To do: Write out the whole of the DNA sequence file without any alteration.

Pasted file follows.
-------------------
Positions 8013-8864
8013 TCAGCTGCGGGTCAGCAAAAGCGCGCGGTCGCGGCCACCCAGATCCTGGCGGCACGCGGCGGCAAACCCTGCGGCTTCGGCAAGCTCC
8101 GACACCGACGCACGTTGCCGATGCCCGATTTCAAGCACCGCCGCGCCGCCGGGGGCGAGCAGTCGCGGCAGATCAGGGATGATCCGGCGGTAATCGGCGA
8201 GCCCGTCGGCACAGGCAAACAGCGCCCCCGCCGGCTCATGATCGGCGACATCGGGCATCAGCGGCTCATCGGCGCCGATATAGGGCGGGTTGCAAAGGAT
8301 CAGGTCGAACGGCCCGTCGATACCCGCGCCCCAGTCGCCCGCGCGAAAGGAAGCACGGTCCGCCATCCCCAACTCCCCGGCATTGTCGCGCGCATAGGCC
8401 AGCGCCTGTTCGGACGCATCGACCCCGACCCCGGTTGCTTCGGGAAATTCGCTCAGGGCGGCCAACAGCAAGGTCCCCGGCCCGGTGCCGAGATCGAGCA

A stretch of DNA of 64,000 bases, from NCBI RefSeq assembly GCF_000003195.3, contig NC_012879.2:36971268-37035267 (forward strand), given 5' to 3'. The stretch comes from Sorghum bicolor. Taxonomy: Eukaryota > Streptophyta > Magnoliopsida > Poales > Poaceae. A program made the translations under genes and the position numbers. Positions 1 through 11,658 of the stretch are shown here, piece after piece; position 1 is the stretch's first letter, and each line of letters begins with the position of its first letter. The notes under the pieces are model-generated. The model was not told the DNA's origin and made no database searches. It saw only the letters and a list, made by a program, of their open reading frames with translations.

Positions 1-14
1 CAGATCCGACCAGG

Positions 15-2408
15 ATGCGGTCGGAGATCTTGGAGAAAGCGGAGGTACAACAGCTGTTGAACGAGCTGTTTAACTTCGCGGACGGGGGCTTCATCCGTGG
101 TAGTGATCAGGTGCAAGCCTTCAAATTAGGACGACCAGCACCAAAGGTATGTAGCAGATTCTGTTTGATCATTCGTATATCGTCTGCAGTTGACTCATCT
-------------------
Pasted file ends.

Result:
Positions 8013-8864
8013 TCAGCTGCGGGTCAGCAAAAGCGCGCGGTCGCGGCCACCCAGATCCTGGCGGCACGCGGCGGCAAACCCTGCGGCTTCGGCAAGCTCC
8101 GACACCGACGCACGTTGCCGATGCCCGATTTCAAGCACCGCCGCGCCGCCGGGGGCGAGCAGTCGCGGCAGATCAGGGATGATCCGGCGGTAATCGGCGA
8201 GCCCGTCGGCACAGGCAAACAGCGCCCCCGCCGGCTCATGATCGGCGACATCGGGCATCAGCGGCTCATCGGCGCCGATATAGGGCGGGTTGCAAAGGAT
8301 CAGGTCGAACGGCCCGTCGATACCCGCGCCCCAGTCGCCCGCGCGAAAGGAAGCACGGTCCGCCATCCCCAACTCCCCGGCATTGTCGCGCGCATAGGCC
8401 AGCGCCTGTTCGGACGCATCGACCCCGACCCCGGTTGCTTCGGGAAATTCGCTCAGGGCGGCCAACAGCAAGGTCCCCGGCCCGGTGCCGAGATCGAGCA

A stretch of DNA of 64,000 bases, from NCBI RefSeq assembly GCF_000003195.3, contig NC_012879.2:36971268-37035267 (forward strand), given 5' to 3'. The stretch comes from Sorghum bicolor. Taxonomy: Eukaryota > Streptophyta > Magnoliopsida > Poales > Poaceae. A program made the translations under genes and the position numbers. Positions 1 through 11,658 of the stretch are shown here, piece after piece; position 1 is the stretch's first letter, and each line of letters begins with the position of its first letter. The notes under the pieces are model-generated. The model was not told the DNA's origin and made no database searches. It saw only the letters and a list, made by a program, of their open reading frames with translations.

Positions 1-14
1 CAGATCCGACCAGG

Positions 15-2408
15 ATGCGGTCGGAGATCTTGGAGAAAGCGGAGGTACAACAGCTGTTGAACGAGCTGTTTAACTTCGCGGACGGGGGCTTCATCCGTGG
101 TAGTGATCAGGTGCAAGCCTTCAAATTAGGACGACCAGCACCAAAGGTATGTAGCAGATTCTGTTTGATCATTCGTATATCGTCTGCAGTTGACTCATCT